Basic Wine Tasting Tips

Have you ever thought about spending a day or weekend touring wine country? If this is something you’ve been considering, here are some tips for the beginners out there to make the most out of your experience. Taking a trip out to your local vineyards is a great way to relax and unwind. Learning the basics of how to savor the endless variations of wine will definitely keep you coming back for more.

The fundamental goal of wine tasting is to discover which types of wines you absolutely enjoy as well as the ones that don’t exactly suit you. There really is no right or wrong when it comes to wine so I wanted to emphasize this point to make sure you start with a fresh and clear conscience. Now on to the basic tips to help you on your journey in finding the perfect wine!

“The Wine Glass”

You should always start with a clean and clear wine glass. Make sure it is a true wine glass and not a champagne glass or any other type. You can easily distinguish a wine glass from others by noticing that it bends inwards. This is to prevent you from spilling when you swirl the wine. Another main point is that it helps concentrate the delightful aromas straight to the nose.


Have you ever been in a restaurant and noticed someone holding up a glass of wine to stare at it? Believe it or not, this is an important step because it gives you some insight on the age of the wine. Hold the glass up into the light or against a white background. Generally, white wines that are young in age will range from a pale yellow to more of a rich amber. They will darken as they age into a more golden-brown color. Red wines are actually on the opposite end of the spectrum. They gradually lose their color and become more pale as they age. Red wines that are young in age will range from a lighter shade of red to a deep dark cherry red, kind of like the color of red bricks.

“The Swirl”

The basic principal behind swirling the wine is to let it breathe or aerate so that it releases the wonderful aromas. Take your glass by the stem and swirl it a few times in a circular motion. You can either leave the glass on the table while you do this or hold it in your hand if you prefer.


Most will judge the quality of a wine by it’s smell or fragrance if you will. A good example of this would be the food we eat. If someone gave you something to eat that you’ve never tried before and it smelled funny to you, chances are, you would have second thoughts wouldn’t you? After all, our sense of taste is very closely linked to our sense of smell. This is why it’s always frustrating to enjoy food when you have a stuffy nose. After you’ve swirled the wine a few times, place your nose right over the rim of the glass and take a nice deep breathe. Try and see if you can distinguish all the different scents that hit your nose. You may be able to distinguish the various fruits such as berries, apples, citrus, to hints of herbs and spices. This initial aroma may also be followed up with a more smokey, toasty scent which is due to the way wine gets fermented and aged in oak barrels.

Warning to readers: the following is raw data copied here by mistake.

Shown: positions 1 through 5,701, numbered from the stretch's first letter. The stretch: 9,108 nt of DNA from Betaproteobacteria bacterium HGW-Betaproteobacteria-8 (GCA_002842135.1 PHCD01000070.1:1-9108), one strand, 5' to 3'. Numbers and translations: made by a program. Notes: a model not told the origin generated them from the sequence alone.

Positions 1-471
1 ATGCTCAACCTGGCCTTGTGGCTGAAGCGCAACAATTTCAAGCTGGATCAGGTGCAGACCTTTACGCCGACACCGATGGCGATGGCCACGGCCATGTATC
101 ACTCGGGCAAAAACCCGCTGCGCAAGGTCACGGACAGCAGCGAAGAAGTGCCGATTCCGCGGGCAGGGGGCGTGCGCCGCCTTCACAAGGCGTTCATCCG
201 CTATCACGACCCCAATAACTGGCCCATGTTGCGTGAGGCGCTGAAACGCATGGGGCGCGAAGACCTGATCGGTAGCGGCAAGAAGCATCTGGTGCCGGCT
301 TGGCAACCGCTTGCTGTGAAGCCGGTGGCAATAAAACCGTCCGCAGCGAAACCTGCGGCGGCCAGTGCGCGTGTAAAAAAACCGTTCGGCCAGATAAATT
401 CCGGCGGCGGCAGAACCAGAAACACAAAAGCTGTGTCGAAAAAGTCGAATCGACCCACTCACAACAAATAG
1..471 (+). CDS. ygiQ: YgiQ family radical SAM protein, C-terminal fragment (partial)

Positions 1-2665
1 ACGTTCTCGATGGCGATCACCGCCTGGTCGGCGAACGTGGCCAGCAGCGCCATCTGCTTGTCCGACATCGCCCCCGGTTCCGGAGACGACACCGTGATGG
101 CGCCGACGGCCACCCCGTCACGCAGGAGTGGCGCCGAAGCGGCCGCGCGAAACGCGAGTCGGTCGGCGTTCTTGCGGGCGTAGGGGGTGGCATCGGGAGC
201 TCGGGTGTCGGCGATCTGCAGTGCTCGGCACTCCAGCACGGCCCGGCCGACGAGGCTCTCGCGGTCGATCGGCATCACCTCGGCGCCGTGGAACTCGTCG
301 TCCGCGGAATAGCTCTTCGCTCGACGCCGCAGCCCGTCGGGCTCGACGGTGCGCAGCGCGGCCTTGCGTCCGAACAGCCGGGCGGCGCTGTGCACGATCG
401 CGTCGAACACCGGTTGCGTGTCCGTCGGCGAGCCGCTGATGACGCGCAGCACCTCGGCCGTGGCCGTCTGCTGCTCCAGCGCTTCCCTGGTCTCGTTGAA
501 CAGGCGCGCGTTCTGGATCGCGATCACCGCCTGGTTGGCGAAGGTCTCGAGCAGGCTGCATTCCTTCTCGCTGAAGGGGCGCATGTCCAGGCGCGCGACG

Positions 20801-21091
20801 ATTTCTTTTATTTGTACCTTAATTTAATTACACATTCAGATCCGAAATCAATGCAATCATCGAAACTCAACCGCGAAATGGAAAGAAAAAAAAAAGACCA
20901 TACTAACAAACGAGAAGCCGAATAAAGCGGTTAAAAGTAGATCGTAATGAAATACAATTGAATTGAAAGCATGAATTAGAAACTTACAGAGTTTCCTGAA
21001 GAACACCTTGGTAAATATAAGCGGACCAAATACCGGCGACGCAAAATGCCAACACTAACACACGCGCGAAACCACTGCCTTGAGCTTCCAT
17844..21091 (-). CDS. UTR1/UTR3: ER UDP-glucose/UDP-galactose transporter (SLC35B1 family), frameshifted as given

Most people start out with experimenting in the comfort of their own home. Begin with pouring a little bit of wine into your glass; just about an inch at most. If you have a wide selection of wines to choose from, it is generally better to start with the lightest of them all (Whites) and then progress to the darker wines (Reds). Keeping your taste buds fresh and sensitive is the key here so it’s better to be consistent and gradual with the series of wine. You can also help cleanse your palate in between each wine tasting with a small sip of water. Now lets take a sip. Keep in mind that we are tasting so no big gulps! Before you swallow, let the flavors of the wine simmer on your taste buds a little bit. Let it slide across your tongue a few times, try and take in all the different flavors that are present.

There are some basic elements you’ll notice right away with any wine. Is it tart or sweet? Does the alcohol hit you right away? Is it nice and smooth or does it pack a punch? A well balanced wine will be somewhere in the middle for these types of characteristics. You can swallow the wine at this point and take note of any lingering tastes. If you happen to take a trip to the local vineyards, you will notice that there are containers to spit out the wine after it is tasted. Some wine tasters prefer to spit out the wine rather than swallow it so don’t be shy if you are not the latter. This is just a matter of personal preference.

In conclusion, it is important to choose the wine that you truly enjoy rather than be influenced by others. After all, no one will know what you like better than yourself. I encourage you to try as many varieties of wine as you can. As you become more experienced, your taste buds will lead you to the perfect bottle that suits you. Happy wine tasting!